Friday 17 November 2017

London’s image takes a battering ahead of Olympics

Helen William, Press Association Olympics Correspondent

Mass rioting is giving London's image a beating as it prepares for the Olympics.

There has been anger from athletes and reassurance from Olympic officials that 2012 will be a safe Games in the face of the shocking scenes of mayhem and violence being flashed around the world.



London 2012 is pressing ahead with a series of key test events which form a vital part of preparations, such as the beach volleyball at Horse Guards Parade.



A spokesman said: "A lot of detailed work has taken place regarding security plans for the Games and we will continue to review them together with the Met Police and the Home Office over the coming year."



An International Olympic Committee (IOC) spokesman said: "Security at the Olympic Games is a top priority for the IOC.



"It is, however, directly handled by the local authorities, as they know best what is appropriate and proportionate. We are confident they will do a good job in this domain."



The Surrey Cycle classic on Sunday, a test event for the cycling road race which will go through the streets of London, is due to take place as planned, as is the marathon swimming event at Hyde Park on Saturday.



More than 200 chef de missions - Olympic managers - are in London for meetings about team preparations for the Games. Transport, accommodation, team support facilities and security are among the range of issues being discussed.



Double Olympic champion Dame Kelly Holmes tweeted: "A bloody disgrace, a minority of hooligans are sending out bad message for the rest of the country. World eyes 2012!"



She also tweeted: "Until we get discipline and respect brought back into our society it wont change. Starts at home. Schools need powers back! Bring in the Army!



"Respect comes from respecting yourself first. Clearly some don't know what respect means and no that's NOT just kids!"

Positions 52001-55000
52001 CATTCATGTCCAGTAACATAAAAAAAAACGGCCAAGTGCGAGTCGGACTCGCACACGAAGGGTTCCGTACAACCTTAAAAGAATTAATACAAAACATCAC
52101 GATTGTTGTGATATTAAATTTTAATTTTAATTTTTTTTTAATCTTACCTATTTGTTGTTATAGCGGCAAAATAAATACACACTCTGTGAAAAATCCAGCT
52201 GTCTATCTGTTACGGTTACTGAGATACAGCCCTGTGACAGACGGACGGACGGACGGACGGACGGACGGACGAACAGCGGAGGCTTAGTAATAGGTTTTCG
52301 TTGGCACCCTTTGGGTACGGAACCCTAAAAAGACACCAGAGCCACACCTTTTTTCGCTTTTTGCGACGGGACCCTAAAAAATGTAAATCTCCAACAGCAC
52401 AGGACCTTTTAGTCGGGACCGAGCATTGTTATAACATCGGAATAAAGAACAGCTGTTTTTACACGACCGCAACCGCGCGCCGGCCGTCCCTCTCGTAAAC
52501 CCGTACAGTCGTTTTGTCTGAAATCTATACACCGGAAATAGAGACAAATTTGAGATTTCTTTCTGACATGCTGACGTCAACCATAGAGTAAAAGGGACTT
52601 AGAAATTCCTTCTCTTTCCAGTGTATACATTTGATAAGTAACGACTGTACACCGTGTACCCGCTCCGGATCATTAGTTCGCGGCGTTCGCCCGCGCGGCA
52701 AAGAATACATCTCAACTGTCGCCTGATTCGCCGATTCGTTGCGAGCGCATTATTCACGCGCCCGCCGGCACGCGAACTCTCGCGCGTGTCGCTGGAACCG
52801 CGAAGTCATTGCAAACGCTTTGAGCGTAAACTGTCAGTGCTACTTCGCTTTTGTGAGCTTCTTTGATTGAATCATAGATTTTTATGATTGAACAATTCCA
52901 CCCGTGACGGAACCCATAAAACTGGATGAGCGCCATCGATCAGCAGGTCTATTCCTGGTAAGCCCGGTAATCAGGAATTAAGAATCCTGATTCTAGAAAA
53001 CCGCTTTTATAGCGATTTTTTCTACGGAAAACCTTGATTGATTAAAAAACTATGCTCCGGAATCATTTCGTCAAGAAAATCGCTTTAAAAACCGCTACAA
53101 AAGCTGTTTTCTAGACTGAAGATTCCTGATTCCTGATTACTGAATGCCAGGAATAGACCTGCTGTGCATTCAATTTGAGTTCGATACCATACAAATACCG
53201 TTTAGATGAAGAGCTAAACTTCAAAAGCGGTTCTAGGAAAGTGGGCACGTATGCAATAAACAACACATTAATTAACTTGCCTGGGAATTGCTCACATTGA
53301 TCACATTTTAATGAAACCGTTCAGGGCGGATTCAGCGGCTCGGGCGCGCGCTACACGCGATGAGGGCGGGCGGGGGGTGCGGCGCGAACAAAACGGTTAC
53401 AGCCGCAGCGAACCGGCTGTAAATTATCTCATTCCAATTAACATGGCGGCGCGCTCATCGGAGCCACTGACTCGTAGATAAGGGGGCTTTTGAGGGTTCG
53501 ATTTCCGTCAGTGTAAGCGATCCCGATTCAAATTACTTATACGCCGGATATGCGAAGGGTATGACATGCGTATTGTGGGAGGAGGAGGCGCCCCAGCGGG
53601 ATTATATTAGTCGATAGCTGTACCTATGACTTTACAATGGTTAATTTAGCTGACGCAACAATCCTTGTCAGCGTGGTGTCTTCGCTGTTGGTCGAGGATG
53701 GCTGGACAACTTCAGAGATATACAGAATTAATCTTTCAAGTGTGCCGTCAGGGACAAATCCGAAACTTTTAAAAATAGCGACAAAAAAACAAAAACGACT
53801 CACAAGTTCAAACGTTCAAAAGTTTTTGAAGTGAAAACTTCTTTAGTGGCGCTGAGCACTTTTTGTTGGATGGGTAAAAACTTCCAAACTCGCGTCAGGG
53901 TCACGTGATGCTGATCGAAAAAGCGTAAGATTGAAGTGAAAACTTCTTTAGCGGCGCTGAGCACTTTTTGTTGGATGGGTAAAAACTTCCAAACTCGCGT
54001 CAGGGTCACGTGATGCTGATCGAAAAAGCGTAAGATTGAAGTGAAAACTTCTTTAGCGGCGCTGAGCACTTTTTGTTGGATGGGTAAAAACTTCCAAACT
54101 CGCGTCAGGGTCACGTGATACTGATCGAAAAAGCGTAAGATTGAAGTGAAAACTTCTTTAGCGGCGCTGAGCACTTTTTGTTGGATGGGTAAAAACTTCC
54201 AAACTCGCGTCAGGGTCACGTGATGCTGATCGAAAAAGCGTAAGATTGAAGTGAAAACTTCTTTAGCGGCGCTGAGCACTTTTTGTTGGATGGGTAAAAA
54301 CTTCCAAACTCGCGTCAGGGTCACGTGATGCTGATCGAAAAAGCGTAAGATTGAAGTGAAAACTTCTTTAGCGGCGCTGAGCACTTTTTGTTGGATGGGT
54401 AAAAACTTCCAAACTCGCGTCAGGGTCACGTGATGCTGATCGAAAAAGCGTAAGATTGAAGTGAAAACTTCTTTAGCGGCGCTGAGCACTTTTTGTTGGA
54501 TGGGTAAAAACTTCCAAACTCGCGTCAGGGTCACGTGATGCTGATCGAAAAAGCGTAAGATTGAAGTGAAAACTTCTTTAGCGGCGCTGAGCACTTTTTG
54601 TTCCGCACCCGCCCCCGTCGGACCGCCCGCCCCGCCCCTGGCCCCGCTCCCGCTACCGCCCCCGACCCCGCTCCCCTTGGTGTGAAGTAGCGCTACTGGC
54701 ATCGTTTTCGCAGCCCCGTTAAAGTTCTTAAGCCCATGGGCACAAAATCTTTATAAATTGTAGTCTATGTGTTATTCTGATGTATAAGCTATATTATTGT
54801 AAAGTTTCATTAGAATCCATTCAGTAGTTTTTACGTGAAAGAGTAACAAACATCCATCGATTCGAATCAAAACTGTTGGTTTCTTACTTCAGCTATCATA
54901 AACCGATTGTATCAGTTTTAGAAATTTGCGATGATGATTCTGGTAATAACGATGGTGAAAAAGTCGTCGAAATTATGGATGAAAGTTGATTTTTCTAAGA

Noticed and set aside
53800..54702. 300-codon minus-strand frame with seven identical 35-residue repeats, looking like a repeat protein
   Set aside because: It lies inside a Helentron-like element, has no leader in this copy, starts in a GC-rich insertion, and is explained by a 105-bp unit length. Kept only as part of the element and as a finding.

British athletes hoping to compete at London 2012 are bemused and angry.



Marathon world record holder Paula Radcliffe said on Twitter: "In less than 1 year we welcome the world to London, and right now the world doesn't want to come?"



Andy Turner, the European and Commonwealth 110m hurdle champion, tweeted: "Nothing more than bravado" adding "99% of these LOSERS have no idea why they r rioting".



Turner has represented Team GB at the last two Olympics and hopes to be at London 2012.



Sprinter Kelly Sotherton tweeted: "Bring in the Army. How the hell can the police deal with this!?"



She also said: "How does burning down the home of 26 families and a carpet shop solve anything?"



Since the weekend violence in the London districts of Tottenham, Brixton, Lewisham, Hackney, Croydon and Peckham has also spread to, among other areas, Birmingham, Liverpool and Bristol.



The fast-moving attacks have included looting in Clapham, fires in Croydon, vandalism, violence against the police and burglary.



Groups of youths, many wearing hoods and masks, attacked shops and windows in the east London Olympic host borough of Hackney.



The clean-up has begun there but Hackney mayor Jules Pipe described the mob as "people bent on violence who attacked not just property and local businesses but put residents in fear of their lives".

Sporting fixtures are being cancelled in the wake of the violence.